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Calculators and planning tools

Make more informed real estate decisions with our online tools. Most of us don’t have the time or interest to ‘crunch the numbers’ by hand. We’ve built these tools with Canadian home buyers and homeowners in mind, so you can better understand your real estate finances.

Last updated: April 22, 2022

Mortgage calculator

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Mortgage calculators and home affordability tools

What mortgage rates can I get? What mortgage rates are other people getting? How much mortgage can I afford to spend on a house? Get budget clarity with our mortgage payment calculator and other planning tools. It’s easy to try it yourself!

Before diving in and starting the house hunting process, it’s important to understand the mortgage affordability and financial impact of owning a home, and what your maximum purchase price is like.

A mortgage is a type of loan to buy a property, secured by that property. If you don’t repay your loan on time, it allows the lender to take possession. In other words, if you get a mortgage to buy your home, it is your home that acts as the loan collateral. Most people don’t have enough money to buy a house outright. A house also costs a lot of money, which means you can’t pay for it using a credit card or line of credit. A mortgage is typically a large loan, which requires borrowers to pay back a set amount on a monthly basis over a number of years.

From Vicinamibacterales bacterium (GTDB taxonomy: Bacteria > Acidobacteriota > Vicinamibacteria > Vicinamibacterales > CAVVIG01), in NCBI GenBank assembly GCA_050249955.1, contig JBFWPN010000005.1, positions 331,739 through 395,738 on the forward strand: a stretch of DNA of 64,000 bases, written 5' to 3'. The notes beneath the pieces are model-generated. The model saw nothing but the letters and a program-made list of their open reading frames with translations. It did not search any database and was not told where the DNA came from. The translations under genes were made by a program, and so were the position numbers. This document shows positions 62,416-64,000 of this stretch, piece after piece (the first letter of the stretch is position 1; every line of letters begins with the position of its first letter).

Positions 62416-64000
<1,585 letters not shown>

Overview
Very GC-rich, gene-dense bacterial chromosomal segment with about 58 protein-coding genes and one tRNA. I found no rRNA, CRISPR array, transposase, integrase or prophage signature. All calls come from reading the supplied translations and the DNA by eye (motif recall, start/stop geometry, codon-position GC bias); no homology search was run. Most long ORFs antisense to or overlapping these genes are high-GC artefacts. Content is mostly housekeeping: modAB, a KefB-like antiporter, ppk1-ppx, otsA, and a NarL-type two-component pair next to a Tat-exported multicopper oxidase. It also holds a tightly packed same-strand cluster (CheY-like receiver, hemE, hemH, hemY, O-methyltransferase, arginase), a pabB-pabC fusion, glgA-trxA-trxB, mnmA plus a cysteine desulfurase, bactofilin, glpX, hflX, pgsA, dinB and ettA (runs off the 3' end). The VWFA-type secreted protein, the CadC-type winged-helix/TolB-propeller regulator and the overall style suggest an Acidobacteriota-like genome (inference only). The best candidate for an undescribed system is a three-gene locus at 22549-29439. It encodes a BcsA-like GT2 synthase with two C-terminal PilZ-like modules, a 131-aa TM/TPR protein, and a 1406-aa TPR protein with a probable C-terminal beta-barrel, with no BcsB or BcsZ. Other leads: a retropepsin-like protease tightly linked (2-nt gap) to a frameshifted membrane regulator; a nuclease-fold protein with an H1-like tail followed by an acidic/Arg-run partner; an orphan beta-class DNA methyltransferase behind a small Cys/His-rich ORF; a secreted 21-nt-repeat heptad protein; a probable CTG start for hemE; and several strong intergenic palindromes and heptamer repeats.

How much mortgage can I afford? A good rule of thumb is that your monthly housing costs should be no more than 39% of your gross household income (the amount earned before subtracting taxes or other deductions).

To get approved, you’ll need to have:
  1. Proof of income, such as pay stubs or tax returns
  2. Proof of assets, such as bank statements or investment account statements
  3. Good credit, with a minimum score of 620
  4. Proof of identity, such as government-issued photo ID and your Social Insurance Number (SIN)
Gathering the required documents ahead of time will help make getting a mortgage a smoother and simpler process. You can typically download many of these documents through an online account manager from your bank, payroll provider, and the Canada Revenue Agency.

View personalized mortgage offers now

It's easy to browse your available mortgages and lock in a low rate with Perch.

In general, aim to have a minimum credit score of 620 to be able to qualify at most lenders. According to Alex Leduc, CEO at Perch, with a credit score of 680 or above you should be able to qualify anywhere. The higher the credit score, the more lenders are willing to lend you money which translates into a better mortgage offer for you.

If you already have an ideal property and target price in mind, but aren’t sure if you can afford to buy, use our Mortgage Qualifier Tool to view your purchasing power.
The most commonly used sources for a down payment are:

Personal savings: Any money in your bank account, such as funds from your chequing, savings, TFSA, etc.

Investments:
Stocks, mutual funds or other kinds of investment that can be sold within 60 days. Funds from your RRSP can also be used, but unless you are using your Home Buyer’s Plan (available only to first-time home buyers), you will need to pay withholding taxes when you take the funds out. The maximum amount you can withdraw under the Home Buyer’s Plan is $35,000.

Gifts: Your immediate family, such as a parent, sibling or child can give you money for your down payment.